Backgrounder: Munich Security Conference
Special: The 45th annual Munich Security Conference
MUNICH, Germany, Feb. 7 (Xinhua) -- NATO Secretary-General Jaapde Hoop Scheffer Saturday urged European Union (EU) countries to contribute more troops to Afghanistan to share responsibilities in the war-torn country.
"I'm frankly concerned when I hear the United States is planning a major commitment for Afghanistan but other allies are already ruling out doing more... That is not good for the political balance," de Hoop Scheffer said at the Munich Security Conference.
U.S. President Barack Obama plans to deploy 30,000 more troops in Afghanistan over the next 18 months, which would nearly double the American force there now.
Obama has made no secret that he wants Germany and other European countries to increase their involvement in the NATO-lead peacekeeping mission, but Germany and France have been reluctant to do so.
The NATO chief also called for the application of a "two-way street" to re-balance ties between the United States and Europe.
"The Obama administration has already done a lot of what Europeans have asked for, including announcing the closure of Guantanamo and a serious focus on climate change," he said. "Europe should also listen. When the United States asks for a serious partner, it does not just want advice, it wants and deserves someone to share the heavy lifting."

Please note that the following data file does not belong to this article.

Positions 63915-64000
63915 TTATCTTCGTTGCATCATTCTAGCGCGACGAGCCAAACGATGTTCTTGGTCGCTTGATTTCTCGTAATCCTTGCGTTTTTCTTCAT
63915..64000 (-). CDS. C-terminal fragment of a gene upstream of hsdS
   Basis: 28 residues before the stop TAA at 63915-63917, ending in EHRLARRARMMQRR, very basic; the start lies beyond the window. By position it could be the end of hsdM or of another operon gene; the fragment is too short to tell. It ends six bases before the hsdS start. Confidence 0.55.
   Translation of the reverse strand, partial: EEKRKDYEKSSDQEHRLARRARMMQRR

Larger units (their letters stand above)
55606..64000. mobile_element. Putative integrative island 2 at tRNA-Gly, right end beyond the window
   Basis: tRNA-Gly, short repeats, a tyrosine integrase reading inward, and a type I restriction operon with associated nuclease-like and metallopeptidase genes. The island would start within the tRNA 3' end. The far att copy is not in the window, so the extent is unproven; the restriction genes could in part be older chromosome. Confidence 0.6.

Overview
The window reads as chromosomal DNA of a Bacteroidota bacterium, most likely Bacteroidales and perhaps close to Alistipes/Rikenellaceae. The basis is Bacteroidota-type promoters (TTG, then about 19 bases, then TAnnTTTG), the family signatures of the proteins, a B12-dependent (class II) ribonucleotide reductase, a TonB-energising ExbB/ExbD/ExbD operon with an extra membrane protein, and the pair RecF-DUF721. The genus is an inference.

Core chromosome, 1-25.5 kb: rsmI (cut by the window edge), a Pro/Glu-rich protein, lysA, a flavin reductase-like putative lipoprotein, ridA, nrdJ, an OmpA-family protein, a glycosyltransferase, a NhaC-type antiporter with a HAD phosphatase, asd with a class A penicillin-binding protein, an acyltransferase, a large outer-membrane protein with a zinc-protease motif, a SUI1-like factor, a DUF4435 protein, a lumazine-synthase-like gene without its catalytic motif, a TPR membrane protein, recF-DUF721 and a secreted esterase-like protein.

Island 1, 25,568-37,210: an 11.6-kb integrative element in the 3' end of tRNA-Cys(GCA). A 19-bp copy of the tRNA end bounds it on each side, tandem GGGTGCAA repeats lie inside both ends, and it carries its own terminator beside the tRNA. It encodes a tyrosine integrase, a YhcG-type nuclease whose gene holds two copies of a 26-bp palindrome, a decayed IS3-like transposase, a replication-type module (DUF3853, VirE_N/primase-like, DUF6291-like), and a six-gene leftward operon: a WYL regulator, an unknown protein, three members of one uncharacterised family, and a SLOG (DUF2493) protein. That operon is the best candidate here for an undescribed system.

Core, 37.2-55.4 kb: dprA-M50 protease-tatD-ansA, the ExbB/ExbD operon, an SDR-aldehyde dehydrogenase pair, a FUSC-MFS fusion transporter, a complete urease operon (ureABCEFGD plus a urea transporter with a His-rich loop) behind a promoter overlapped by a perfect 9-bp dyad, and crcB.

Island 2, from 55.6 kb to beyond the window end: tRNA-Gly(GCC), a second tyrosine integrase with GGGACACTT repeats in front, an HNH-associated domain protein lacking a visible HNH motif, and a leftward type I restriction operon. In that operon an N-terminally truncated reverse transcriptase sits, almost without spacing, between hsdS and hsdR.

"If Europe wants a greater voice, it needs to do more," de Hoop Scheffer said.
U.S. Vice President Joe Biden, who was scheduled to speak at the Munich Security Conference later Saturday, was expected to call on EU countries to send more troops to Afghanistan.
On NATO-Russia cooperation, de Hoop Scheffer said that the NATO-Russia Council (NRC) had not lived up to expectations and "indeed should do better."
Meanwhile, he ruled out a NATO role in the Mideast for the moment.
"NATO for the moment should not seek a role in the Mideast. We get sufficient actors and mediators, groups and organizations. NATO should also look carefully what it should not do. we have more and more on a list of overeating for NATO. Let's do well what we are doing," he said.
The three-day conference opened Friday to discuss major global and regional security issues, with the participation of some 350 world leaders and top ministers.